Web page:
Cleal, Jane K., Poore, Kirsten R., Boullin, Julian P., Khan, Omar, Chau, Ryan, Hambidge, Oliver, Torrens, Christopher, Newman, James P., Poston, Lucilla, Noakes, David E., Hanson, Mark A. and Green, Lucy R.
Mismatched pre- and postnatal nutrition leads to cardiovascular dysfunction and altered renal function in adulthood
Proceedings of the National Academy of Sciences of the United States of America, 104, (22), . (doi:10.1073/pnas.0610373104).
Full text not available from this repository.
The early life environment has long-term implications for the risk
of developing cardiovascular (CV) disease in adulthood. Fetal
responses to changes in maternal nutrition may be of immediate
benefit to the fetus, but the long-term effects of these adaptations
may prove detrimental if nutrition in postnatal life does not match
that predicted by the fetus on the basis of its prenatal environment.
We tested this predictive adaptive response hypothesis with
respect to CV function in sheep. We observed that a mismatch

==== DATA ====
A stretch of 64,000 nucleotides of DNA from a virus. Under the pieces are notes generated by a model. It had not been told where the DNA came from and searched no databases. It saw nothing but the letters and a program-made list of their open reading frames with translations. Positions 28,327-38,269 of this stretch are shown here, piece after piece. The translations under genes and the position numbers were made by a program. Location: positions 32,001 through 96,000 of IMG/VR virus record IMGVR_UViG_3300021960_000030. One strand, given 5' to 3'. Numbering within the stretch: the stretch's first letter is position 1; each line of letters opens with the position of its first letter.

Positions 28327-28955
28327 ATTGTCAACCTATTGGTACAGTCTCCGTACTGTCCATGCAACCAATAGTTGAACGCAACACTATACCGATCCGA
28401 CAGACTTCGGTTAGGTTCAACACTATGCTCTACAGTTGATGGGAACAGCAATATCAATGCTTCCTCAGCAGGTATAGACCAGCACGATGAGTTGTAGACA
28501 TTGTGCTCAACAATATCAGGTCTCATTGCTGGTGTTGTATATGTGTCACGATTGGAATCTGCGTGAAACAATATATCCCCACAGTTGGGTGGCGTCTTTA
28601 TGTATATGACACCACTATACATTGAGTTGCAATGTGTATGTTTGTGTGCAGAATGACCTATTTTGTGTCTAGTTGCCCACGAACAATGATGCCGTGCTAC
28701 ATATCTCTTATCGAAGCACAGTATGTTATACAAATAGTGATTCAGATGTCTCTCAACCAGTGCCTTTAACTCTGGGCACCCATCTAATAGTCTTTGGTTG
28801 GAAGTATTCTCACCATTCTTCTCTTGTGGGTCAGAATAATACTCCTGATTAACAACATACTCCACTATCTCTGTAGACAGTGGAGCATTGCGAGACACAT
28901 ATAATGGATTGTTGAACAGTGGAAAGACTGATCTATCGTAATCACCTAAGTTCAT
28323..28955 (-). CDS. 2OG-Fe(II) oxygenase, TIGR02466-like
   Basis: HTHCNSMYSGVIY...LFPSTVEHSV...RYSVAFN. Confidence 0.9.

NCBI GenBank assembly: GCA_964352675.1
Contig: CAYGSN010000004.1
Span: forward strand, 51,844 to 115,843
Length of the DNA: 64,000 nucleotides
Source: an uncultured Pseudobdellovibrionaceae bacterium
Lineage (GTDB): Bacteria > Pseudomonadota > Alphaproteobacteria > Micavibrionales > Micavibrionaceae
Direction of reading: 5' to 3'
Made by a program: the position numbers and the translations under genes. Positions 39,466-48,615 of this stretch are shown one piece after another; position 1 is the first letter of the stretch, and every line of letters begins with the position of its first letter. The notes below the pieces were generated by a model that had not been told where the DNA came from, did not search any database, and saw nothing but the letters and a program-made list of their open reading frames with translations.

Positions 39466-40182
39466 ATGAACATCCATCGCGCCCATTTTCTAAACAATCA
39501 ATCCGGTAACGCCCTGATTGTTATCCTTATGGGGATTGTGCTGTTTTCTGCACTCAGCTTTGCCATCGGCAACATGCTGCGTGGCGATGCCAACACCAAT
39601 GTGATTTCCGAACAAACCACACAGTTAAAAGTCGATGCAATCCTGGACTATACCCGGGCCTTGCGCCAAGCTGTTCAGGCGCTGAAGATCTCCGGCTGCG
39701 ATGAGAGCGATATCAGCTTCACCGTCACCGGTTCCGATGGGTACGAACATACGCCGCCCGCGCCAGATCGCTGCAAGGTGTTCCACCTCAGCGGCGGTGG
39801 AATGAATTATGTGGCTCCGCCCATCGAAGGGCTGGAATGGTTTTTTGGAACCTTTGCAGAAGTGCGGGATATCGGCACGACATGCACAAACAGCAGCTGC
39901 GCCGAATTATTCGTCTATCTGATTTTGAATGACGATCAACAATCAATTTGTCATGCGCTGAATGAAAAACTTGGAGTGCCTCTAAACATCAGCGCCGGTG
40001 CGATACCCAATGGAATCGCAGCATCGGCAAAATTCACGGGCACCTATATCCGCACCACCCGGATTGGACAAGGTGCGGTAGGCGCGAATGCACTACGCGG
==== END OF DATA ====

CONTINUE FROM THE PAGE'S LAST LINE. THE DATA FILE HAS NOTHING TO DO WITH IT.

between pre- and postnatal nutrient environments induced an
altered CV function in adult male sheep that was not seen when
environments were similar. Sheep that received postnatal undernutrition alone had altered growth, CV function, and basal hypothalamo–pituitary–adrenal axis activity in adulthood. Prenatal undernutrition induced greater weight gain by weaning compared with the prenatal control diet, which may provide a reserve in the face of a predicted poor diet in later life. In an adequate postnatal nutrient environment (i.e., relatively mismatched), these offspring exhibited cardiac hypertrophy and altered CV function in adulthood.
These data support the concept that adult CV function can
be determined by developmental responses to intrauterine nutrition made in expectation of the postnatal nutritional environment, and that if these predictions are not met, the adult may be maladapted and at greater risk of CV disease. Our findings have substantial implications for devising strategies to reduce the impact of a mismatch in nutrition levels in humans undergoing rapid socio-economic transitions in both developing and developed societies.
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